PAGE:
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  1. #21
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    I've found similar mental states can be achieved in surfing and martial arts, apparently I'm not the only one. I think they can both transcend the level of 'sport' and become a 'way'...idk man, if you really want to be on it, especially on the east coast, you have to go beyond the 'sport' thing, watching the weather and waiting for waves as we know can be all consuming. And unless you're right there doing it, nobody else gets it.

  2. #22
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    Sorry, one last post about the sport thing. Here's the definition of "sport".

    "an activity involving physical exertion and skill in which an individual or team competes against another or others for entertainment."

    This means that any individual activity done for recreational purposes is not a sport. Skiing, surfing, climbing, etc. when done for fun are not sports. That said, they turn into sports when done competitively. Cool.

    Regarding the original post, I think it's more of an issue of motivation. I'd argue that most people are more motivated to improve when they're doing something individually. Any improvement in skill when you're part of a team is diluted by the performance of the whole team. For example, in baseball I could raise my batting average by 200pts and my team could end up losing more games. To me this reduces the drive & motivation to improve. In individual activities (not sports, of course) people are motivated by our natural drive to master that activity. Winning is not the motivation, it's mastery. The same is true about musicians. They master an instrument, which in just about every case requires hand-eye coordination, but they might totally suck at sports. To conclude, the difference between team sports and surfing is motivation to improve. End of sermon.

  3. #23
    Surfing is a way of life or lifestyle. Actually I could care less how its classified. I don't play football, basketball, baseball, etc.... I and surely don't watch it on tv! Since I was little kid I have always found it strange that people find it entertaining watching other people "play"! Its like being grounded or disabled in that you love the sport but just can't physically do it. So all you can do is watch your friends have fun playing.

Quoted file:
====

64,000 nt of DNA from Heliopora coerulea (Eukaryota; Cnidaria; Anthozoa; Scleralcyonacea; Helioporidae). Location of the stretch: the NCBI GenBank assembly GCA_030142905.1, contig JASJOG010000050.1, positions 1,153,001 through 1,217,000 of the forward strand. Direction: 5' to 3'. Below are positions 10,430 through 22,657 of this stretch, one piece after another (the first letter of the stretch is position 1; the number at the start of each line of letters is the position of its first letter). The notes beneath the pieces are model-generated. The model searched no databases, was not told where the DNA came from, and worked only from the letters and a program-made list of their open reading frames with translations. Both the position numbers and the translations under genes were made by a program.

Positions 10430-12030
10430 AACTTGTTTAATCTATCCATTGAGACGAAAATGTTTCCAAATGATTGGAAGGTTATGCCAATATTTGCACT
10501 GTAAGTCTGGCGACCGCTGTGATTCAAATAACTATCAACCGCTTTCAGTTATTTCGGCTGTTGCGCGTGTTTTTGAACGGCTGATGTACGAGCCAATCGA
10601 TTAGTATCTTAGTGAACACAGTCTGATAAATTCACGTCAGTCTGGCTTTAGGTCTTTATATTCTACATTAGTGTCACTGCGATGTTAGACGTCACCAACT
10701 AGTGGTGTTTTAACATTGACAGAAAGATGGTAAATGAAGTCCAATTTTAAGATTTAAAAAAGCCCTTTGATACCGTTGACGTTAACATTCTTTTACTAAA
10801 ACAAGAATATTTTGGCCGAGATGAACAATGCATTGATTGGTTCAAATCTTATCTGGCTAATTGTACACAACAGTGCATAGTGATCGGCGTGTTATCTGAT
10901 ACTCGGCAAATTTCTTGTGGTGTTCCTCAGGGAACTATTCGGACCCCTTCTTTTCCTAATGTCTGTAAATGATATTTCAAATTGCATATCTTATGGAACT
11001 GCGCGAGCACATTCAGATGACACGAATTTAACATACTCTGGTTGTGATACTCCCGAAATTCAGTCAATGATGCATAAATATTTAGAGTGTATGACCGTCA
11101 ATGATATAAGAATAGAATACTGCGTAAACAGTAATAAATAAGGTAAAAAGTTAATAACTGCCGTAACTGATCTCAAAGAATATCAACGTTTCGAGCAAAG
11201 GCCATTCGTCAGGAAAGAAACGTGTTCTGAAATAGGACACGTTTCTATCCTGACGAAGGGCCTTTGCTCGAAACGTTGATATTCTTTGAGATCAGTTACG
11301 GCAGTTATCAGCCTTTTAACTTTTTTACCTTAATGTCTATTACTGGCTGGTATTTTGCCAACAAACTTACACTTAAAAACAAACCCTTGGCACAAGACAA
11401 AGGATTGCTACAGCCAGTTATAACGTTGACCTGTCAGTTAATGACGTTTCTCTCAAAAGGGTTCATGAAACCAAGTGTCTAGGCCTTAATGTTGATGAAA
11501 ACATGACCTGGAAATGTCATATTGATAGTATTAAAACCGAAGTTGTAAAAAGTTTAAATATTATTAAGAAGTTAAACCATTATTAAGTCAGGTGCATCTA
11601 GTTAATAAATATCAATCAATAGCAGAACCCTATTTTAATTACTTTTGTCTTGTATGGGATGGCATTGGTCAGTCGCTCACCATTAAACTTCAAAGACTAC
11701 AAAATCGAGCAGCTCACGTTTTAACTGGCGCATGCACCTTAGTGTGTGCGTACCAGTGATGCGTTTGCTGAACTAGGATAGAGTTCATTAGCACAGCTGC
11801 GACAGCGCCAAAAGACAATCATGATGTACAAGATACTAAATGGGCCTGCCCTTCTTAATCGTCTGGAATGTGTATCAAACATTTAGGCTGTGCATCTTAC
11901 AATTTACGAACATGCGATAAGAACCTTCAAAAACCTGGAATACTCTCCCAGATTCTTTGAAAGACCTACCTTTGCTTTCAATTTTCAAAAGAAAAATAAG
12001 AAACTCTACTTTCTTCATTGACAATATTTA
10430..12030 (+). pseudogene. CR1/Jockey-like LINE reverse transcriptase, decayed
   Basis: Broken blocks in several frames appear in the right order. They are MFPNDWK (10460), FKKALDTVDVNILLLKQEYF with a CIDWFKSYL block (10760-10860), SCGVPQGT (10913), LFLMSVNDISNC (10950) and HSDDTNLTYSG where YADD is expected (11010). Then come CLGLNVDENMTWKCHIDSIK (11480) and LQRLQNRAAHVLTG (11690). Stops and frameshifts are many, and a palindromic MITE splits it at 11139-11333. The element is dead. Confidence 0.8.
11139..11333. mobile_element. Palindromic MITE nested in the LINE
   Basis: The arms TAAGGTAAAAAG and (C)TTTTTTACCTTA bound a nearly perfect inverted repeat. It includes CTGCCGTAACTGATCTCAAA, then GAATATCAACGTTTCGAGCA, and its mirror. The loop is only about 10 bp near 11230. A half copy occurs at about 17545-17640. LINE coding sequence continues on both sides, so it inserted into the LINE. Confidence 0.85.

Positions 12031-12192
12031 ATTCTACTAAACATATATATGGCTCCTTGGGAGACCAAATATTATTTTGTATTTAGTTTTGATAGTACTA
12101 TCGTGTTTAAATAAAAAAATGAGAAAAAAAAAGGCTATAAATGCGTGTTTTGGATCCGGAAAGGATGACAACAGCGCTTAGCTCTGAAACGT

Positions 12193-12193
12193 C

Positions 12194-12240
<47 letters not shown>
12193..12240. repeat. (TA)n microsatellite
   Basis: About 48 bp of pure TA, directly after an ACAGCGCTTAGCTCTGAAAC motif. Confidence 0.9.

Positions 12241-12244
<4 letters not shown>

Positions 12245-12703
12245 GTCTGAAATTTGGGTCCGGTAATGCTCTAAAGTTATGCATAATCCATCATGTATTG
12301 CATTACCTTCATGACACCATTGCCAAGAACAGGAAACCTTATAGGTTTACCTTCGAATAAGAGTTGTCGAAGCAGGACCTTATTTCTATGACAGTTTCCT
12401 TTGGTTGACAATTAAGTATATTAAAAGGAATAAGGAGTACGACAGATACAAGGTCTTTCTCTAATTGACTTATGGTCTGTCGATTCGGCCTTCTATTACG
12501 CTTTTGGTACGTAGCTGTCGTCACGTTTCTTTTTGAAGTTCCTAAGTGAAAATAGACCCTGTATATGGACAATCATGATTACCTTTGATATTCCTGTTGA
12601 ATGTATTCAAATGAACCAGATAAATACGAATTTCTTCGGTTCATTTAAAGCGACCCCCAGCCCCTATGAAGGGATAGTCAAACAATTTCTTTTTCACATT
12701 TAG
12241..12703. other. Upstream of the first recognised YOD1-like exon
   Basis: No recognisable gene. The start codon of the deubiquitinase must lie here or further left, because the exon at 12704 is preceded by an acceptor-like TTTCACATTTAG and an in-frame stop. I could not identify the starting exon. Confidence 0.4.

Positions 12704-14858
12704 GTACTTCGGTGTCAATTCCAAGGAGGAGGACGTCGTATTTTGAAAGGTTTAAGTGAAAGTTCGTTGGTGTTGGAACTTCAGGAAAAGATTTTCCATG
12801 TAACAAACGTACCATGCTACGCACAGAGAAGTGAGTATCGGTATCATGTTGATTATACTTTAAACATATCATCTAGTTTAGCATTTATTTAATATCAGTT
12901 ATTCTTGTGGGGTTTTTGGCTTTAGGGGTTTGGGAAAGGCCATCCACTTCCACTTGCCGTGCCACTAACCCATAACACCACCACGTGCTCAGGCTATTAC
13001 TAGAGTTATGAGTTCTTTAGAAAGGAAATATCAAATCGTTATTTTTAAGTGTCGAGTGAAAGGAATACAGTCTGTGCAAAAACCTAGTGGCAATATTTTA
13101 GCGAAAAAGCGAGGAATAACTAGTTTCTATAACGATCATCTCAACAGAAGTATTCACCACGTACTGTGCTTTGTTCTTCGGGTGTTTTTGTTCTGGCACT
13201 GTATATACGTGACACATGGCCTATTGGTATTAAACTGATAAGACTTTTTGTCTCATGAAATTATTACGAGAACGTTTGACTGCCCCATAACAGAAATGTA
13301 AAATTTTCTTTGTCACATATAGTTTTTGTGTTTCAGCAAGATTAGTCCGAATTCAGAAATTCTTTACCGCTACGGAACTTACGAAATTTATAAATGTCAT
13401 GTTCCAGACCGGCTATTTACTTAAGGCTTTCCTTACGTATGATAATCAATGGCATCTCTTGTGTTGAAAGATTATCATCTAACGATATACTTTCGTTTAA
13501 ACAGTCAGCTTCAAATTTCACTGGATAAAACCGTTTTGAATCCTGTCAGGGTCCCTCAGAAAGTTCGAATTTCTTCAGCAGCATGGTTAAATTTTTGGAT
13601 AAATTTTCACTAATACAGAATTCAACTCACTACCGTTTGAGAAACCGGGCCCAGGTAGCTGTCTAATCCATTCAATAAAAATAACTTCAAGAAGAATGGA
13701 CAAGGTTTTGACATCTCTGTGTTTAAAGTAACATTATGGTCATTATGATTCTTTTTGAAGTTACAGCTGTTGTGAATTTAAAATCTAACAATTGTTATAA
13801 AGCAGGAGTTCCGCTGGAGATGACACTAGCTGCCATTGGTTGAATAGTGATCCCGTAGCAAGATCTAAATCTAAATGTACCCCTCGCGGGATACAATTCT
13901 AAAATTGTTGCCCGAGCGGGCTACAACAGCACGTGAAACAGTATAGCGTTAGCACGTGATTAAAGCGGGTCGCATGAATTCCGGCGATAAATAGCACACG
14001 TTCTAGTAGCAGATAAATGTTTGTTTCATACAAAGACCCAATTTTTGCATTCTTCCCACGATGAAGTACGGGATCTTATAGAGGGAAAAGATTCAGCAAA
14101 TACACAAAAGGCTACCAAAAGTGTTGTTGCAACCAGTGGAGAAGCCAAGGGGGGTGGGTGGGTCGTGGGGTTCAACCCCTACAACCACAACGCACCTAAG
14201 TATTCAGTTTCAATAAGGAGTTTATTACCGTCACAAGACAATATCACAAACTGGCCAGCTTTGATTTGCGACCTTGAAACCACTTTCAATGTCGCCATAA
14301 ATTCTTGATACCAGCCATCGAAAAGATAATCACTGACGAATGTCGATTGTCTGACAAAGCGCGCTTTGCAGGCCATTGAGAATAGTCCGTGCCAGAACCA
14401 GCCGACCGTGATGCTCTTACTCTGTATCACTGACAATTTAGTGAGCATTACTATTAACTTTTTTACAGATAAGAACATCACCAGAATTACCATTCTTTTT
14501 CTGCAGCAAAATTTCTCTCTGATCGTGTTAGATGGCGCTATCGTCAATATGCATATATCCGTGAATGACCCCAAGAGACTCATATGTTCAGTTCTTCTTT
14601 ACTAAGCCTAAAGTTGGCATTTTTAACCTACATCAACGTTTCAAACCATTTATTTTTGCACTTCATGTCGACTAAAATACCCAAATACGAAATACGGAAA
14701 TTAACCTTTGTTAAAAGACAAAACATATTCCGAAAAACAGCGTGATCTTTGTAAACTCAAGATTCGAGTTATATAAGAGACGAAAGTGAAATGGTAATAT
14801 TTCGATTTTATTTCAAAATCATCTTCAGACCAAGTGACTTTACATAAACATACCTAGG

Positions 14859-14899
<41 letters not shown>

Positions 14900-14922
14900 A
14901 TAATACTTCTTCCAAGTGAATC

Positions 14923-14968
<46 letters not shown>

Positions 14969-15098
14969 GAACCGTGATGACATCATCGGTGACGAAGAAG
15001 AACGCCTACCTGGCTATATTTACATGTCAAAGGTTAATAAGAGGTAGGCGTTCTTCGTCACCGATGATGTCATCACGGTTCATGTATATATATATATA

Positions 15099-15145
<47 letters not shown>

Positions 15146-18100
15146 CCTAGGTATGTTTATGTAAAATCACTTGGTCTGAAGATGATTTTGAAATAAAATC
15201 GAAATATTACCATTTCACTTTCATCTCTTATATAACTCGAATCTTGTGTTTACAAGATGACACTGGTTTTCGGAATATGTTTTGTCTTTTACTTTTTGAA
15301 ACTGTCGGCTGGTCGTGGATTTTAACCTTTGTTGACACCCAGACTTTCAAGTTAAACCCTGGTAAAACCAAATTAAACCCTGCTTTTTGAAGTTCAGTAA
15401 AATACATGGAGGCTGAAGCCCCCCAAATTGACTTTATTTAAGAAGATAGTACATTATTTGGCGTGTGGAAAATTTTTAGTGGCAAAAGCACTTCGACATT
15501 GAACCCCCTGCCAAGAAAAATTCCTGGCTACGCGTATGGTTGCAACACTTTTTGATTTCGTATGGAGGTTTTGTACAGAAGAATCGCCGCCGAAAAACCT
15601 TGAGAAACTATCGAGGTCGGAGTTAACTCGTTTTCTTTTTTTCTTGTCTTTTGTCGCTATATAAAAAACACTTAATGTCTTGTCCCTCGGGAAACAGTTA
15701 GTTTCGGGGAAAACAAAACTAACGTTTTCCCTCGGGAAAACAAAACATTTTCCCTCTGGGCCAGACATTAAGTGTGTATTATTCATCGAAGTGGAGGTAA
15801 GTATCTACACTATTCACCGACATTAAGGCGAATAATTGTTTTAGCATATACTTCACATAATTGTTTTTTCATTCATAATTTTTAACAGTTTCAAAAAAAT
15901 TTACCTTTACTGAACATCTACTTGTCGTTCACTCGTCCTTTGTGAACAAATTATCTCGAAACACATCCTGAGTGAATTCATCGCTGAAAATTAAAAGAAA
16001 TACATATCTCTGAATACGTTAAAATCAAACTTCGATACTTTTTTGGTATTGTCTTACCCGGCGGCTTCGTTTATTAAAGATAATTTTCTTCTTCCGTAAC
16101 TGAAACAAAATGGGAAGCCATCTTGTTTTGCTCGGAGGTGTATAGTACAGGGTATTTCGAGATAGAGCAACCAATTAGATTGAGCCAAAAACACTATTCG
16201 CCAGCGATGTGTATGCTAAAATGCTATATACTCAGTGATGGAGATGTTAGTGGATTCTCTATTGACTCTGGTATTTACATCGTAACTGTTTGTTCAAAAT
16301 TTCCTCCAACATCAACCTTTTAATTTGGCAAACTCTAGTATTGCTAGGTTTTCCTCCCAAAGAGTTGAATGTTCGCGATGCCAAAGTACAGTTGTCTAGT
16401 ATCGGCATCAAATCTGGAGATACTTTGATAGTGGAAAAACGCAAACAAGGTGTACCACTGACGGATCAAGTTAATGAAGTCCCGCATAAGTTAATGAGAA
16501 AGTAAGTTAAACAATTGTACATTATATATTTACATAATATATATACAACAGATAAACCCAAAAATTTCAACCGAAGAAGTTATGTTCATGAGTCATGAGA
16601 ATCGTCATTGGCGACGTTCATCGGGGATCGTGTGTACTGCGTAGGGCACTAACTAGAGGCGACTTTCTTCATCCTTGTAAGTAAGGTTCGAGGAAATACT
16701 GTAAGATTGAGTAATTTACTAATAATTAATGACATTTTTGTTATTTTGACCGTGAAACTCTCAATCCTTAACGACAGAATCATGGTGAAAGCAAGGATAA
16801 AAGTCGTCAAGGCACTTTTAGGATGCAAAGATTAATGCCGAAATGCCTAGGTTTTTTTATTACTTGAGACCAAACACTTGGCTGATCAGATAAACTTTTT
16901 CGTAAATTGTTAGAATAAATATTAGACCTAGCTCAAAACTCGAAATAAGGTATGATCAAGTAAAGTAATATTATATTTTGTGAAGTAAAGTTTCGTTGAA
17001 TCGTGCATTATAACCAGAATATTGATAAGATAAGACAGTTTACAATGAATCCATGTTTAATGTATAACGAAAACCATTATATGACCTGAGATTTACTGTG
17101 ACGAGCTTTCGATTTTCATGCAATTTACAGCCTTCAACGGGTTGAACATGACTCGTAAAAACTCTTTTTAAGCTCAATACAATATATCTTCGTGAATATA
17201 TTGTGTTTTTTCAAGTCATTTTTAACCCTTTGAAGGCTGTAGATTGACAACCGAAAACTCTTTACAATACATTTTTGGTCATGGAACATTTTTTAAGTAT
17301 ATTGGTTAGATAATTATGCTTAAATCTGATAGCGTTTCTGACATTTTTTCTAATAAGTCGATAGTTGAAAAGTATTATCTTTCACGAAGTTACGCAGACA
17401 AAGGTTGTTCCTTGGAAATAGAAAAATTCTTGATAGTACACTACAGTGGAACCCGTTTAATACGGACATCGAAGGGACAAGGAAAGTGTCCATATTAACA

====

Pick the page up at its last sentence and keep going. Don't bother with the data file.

Have you ever noticed that of all the sports, hobbies, leisure activities etc... surfing is one of the only ones that encompasses all ages. I can paddle out on any given day and sit in the line-up with surfers ranging from 6 years old to 80! If you are a surfer you are literally a supreme human being. Not only are you in very good shape and have very high stamina but you also have way above average coordination.

  4. #24
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    Quote Originally Posted by Scbe View Post
    A friend recently noted that among his gradchildren the one that excelled at surfing was the one that was the least athletically inclined. I have heard this before that sometimes the best surfers that pick it up the quickest are not always the kids that do well in sports.

    I wonder why that is???
    There's really no answer for it I don't think. Everybody is different and we are all drawn to certain things. I grew up playing about every sport that was available to me. 1st I played baseball at a very young age and stuck with it up through high school then gave it up. During much of that time, I practiced and competed in Taekwondo, all the way up until it was time for my black belt and my Dad pulled me out of it for money reasons as well as he didn't think it was something I really cared about anymore (he was wrong).

    I skateboarded from about age 8-18, both street and vert, was much better at street. I played organized football from age 10-18, was starting QB most of the time and when I blew out my shoulder I just gave it up. I was the only kid who brought my skateboard to football practice, I was just a different dude.

    I picked up surfing around age 15, by 18 I was tired of all the injuries from skating and other sports that surfing became the only thing I cared about. What started out as a sport for me turned into a lifestyle, but it took years for me to get to that point. Now it's a part of my everyday life, even being inland, surfing is a focus of mine and I manage to surf very often despite my circumstances (i.e. geographical location). I really don't have an answer for you, but that's my story.

  5. #25
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    Quote Originally Posted by njsurfer42 View Post
    not to derail this thread into a "what is or is not a sport" discussion/debate, but as someone who competed in cross country running & track & field at a high level for many years, i'm gonna have to go ahead & call bs on the above.